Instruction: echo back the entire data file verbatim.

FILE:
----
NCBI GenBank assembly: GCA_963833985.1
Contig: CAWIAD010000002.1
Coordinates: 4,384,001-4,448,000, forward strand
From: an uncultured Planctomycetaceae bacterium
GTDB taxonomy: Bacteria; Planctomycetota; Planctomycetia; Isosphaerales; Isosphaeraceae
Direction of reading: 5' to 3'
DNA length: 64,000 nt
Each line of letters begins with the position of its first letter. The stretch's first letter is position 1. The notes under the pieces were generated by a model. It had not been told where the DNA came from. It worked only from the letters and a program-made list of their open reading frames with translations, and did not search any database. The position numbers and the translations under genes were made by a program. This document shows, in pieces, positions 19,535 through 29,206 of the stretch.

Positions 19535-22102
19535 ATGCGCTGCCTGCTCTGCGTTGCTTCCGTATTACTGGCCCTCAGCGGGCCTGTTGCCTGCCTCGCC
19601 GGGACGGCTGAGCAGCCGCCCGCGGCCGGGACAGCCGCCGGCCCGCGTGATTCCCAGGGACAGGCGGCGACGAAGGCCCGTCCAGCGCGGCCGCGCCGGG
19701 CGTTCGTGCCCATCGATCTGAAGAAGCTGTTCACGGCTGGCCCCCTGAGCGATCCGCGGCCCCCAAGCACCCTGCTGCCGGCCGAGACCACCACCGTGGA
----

NCBI GenBank assembly: GCA_963833985.1
Contig: CAWIAD010000002.1
Coordinates: 4,384,001-4,448,000, forward strand
From: an uncultured Planctomycetaceae bacterium
GTDB taxonomy: Bacteria; Planctomycetota; Planctomycetia; Isosphaerales; Isosphaeraceae
Direction of reading: 5' to 3'
DNA length: 64,000 nt
Each line of letters begins with the position of its first letter. The stretch's first letter is position 1. The notes under the pieces were generated by a model. It had not been told where the DNA came from. It worked only from the letters and a program-made list of their open reading frames with translations, and did not search any database. The position numbers and the translations under genes were made by a program. This document shows, in pieces, positions 19,535 through 29,206 of the stretch.

Positions 19535-22102
19535 ATGCGCTGCCTGCTCTGCGTTGCTTCCGTATTACTGGCCCTCAGCGGGCCTGTTGCCTGCCTCGCC
19601 GGGACGGCTGAGCAGCCGCCCGCGGCCGGGACAGCCGCCGGCCCGCGTGATTCCCAGGGACAGGCGGCGACGAAGGCCCGTCCAGCGCGGCCGCGCCGGG
19701 CGTTCGTGCCCATCGATCTGAAGAAGCTGTTCACGGCTGGCCCCCTGAGCGATCCGCGGCCCCCAAGCACCCTGCTGCCGGCCGAGACCACCACCGTGGA